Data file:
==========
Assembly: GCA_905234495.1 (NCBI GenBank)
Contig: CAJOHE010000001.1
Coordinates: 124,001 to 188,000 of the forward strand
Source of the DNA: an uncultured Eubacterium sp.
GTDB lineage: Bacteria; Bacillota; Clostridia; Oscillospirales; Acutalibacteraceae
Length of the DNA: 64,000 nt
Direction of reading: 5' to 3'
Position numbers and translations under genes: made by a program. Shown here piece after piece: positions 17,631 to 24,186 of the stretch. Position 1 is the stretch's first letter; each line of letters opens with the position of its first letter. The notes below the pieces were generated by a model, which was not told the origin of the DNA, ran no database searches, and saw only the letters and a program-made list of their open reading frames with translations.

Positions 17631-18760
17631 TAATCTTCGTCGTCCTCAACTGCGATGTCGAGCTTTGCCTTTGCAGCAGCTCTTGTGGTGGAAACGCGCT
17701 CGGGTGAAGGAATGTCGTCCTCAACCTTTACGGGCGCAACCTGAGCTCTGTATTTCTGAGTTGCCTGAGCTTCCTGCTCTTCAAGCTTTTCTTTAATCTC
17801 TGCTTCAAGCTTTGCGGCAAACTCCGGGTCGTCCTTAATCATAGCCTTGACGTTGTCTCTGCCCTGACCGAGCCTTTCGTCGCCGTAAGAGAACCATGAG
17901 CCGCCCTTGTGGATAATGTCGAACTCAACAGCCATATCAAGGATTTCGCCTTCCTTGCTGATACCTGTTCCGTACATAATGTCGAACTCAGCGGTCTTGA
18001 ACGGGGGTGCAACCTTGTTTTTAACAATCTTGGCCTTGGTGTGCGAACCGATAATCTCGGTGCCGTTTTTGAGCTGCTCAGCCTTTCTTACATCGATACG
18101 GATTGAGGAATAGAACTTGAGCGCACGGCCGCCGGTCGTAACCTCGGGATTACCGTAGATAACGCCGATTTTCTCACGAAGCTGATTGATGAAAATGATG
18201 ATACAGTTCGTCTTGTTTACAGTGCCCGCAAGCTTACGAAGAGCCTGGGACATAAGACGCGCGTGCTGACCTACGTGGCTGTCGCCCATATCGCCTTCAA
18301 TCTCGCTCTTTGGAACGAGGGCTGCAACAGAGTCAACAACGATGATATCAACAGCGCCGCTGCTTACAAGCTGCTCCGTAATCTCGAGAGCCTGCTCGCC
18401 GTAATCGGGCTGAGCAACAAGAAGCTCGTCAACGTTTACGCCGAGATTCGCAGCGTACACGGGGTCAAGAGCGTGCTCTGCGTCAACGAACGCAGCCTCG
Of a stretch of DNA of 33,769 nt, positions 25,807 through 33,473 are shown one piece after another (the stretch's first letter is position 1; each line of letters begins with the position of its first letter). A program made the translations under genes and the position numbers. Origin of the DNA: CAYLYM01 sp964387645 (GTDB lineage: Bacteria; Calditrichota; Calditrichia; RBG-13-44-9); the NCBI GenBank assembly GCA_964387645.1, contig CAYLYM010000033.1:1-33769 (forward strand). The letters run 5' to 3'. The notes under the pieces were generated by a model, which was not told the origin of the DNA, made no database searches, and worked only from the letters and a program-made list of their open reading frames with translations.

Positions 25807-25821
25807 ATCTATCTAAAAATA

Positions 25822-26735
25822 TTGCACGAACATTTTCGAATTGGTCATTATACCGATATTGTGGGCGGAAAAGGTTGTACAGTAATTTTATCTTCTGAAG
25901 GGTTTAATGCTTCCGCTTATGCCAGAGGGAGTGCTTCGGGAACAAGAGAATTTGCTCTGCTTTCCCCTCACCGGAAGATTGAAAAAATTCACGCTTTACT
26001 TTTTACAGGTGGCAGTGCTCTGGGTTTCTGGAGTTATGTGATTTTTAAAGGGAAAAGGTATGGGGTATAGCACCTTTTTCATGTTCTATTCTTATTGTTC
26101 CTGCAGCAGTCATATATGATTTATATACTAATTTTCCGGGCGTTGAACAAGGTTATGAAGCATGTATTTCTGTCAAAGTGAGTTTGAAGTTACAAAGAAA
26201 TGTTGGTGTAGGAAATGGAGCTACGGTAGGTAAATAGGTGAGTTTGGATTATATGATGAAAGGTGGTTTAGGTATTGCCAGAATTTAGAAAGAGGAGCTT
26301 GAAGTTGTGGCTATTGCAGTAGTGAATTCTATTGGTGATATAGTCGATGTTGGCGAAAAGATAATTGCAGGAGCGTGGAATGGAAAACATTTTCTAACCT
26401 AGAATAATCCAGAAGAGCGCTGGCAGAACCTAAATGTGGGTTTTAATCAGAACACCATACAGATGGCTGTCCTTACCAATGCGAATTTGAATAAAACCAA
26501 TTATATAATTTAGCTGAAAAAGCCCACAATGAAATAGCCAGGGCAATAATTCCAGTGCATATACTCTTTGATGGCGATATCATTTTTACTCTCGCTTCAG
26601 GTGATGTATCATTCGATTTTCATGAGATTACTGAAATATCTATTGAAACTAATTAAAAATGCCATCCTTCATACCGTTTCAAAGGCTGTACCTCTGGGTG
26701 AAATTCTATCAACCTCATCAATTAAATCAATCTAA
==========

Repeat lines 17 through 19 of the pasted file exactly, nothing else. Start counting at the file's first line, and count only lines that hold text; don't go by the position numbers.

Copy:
18301 TCTCGCTCTTTGGAACGAGGGCTGCAACAGAGTCAACAACGATGATATCAACAGCGCCGCTGCTTACAAGCTGCTCCGTAATCTCGAGAGCCTGCTCGCC
18401 GTAATCGGGCTGAGCAACAAGAAGCTCGTCAACGTTTACGCCGAGATTCGCAGCGTACACGGGGTCAAGAGCGTGCTCTGCGTCAACGAACGCAGCCTCG
Of a stretch of DNA of 33,769 nt, positions 25,807 through 33,473 are shown one piece after another (the stretch's first letter is position 1; each line of letters begins with the position of its first letter). A program made the translations under genes and the position numbers. Origin of the DNA: CAYLYM01 sp964387645 (GTDB lineage: Bacteria; Calditrichota; Calditrichia; RBG-13-44-9); the NCBI GenBank assembly GCA_964387645.1, contig CAYLYM010000033.1:1-33769 (forward strand). The letters run 5' to 3'. The notes under the pieces were generated by a model, which was not told the origin of the DNA, made no database searches, and worked only from the letters and a program-made list of their open reading frames with translations.